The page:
In this thesis I examine the problem of modeling and visualizing large groups of plants. The extreme visual complexity of such scenes can be captured using multilevel models, which combine a hierarchy of models at different levels of abstraction. The modeling of plant communities is done by two-level models, where the higher-level model describes the spatial distribution of plants, and the lower-level model describes individual plants' shapes.
Models of plant communities can be divided based on the direction of information flow: local-to-global models are rooted in individual-based ecosystem simulations, while the properties of individuals in global-to-local models are inferred from a given distribution of plant densities. Multiset L-systems are introduced as a formalism for local-to-global models of the spatial distribution of plants. A new global-to-local model is developed which uses the idea of iterative deformation of a probability density.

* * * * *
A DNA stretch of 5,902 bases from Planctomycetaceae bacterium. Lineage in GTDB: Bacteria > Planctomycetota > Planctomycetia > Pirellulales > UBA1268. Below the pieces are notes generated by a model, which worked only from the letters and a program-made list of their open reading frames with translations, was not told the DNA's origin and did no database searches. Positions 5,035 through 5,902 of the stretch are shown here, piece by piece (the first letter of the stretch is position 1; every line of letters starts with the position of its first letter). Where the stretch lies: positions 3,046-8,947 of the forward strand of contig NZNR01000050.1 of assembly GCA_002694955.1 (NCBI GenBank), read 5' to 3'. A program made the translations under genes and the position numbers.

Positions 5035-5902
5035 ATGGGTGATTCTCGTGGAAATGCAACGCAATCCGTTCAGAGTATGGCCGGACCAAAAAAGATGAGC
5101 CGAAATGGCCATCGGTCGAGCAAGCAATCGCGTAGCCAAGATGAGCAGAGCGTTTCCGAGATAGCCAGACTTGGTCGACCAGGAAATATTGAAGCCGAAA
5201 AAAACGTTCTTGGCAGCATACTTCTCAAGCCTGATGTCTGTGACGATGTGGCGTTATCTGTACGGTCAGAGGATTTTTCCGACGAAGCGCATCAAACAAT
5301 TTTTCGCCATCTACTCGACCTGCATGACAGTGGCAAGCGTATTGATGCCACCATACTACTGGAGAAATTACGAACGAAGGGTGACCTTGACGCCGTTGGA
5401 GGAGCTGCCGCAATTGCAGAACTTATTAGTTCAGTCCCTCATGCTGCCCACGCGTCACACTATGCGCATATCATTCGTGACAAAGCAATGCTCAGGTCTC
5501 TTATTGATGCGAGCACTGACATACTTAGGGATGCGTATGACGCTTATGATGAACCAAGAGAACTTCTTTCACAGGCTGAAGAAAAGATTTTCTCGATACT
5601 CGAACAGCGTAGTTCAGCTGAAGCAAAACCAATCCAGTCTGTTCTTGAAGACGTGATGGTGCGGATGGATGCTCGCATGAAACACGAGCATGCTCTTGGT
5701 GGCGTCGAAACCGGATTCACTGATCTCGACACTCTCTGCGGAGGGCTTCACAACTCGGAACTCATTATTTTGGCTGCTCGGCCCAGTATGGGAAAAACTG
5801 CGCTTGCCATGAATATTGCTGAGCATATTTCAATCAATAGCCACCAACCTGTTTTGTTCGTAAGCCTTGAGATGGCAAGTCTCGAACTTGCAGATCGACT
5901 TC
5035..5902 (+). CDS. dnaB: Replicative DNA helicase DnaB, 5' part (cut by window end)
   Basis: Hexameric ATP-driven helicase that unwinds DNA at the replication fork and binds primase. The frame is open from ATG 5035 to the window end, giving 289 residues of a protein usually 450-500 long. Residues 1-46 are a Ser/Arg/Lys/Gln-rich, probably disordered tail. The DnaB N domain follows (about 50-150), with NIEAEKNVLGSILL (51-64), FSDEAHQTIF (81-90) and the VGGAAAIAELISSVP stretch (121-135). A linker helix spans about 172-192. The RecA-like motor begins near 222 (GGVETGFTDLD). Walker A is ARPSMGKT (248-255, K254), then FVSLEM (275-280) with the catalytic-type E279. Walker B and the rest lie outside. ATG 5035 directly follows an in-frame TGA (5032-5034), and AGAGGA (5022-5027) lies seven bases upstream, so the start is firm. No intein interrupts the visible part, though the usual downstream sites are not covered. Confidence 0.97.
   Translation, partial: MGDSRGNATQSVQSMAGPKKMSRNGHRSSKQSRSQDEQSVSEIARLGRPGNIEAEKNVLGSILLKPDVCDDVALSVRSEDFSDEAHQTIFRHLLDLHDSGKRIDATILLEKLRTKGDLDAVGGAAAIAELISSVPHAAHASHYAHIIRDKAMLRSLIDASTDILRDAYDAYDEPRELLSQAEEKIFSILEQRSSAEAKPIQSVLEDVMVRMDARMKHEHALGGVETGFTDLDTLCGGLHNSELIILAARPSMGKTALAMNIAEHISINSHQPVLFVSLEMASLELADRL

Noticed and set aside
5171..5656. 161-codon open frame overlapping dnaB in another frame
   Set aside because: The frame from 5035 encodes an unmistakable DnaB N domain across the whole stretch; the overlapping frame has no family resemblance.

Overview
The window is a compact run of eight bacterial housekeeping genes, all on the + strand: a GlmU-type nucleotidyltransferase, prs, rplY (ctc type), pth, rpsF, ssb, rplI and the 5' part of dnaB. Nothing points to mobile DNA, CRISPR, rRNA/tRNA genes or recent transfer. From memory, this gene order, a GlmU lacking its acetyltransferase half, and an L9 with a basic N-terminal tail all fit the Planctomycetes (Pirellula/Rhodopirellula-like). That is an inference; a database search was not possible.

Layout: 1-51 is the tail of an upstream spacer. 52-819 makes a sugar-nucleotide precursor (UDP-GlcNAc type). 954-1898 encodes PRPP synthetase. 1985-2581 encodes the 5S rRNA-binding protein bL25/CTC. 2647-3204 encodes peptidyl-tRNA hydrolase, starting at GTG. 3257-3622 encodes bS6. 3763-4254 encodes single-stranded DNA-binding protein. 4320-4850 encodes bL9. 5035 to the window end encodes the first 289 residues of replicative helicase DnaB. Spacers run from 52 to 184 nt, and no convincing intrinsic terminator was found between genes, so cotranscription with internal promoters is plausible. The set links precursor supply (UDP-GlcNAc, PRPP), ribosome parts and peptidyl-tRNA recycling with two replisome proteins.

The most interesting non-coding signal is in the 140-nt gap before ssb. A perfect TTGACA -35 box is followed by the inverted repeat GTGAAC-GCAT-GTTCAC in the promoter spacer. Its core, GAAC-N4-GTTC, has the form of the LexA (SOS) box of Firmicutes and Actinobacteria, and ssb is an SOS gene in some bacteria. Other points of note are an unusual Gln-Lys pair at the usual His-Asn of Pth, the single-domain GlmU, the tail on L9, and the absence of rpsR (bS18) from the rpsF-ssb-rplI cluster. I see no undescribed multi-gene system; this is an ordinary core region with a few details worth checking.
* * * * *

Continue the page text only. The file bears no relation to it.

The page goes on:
Examples of both local-to-global and global-to-local models of the spatial distribution of plants are demonstrated which exhibit various ecological properties, including succession, clustering, and self-thinning. These examples are coupled to a low-level model of individual plants to create realistic visualizations of the plant community.
Brendan Lane. Models of Plant Communities for Image Synthesis. M.Sc. thesis, University of Calgary, June 2002.
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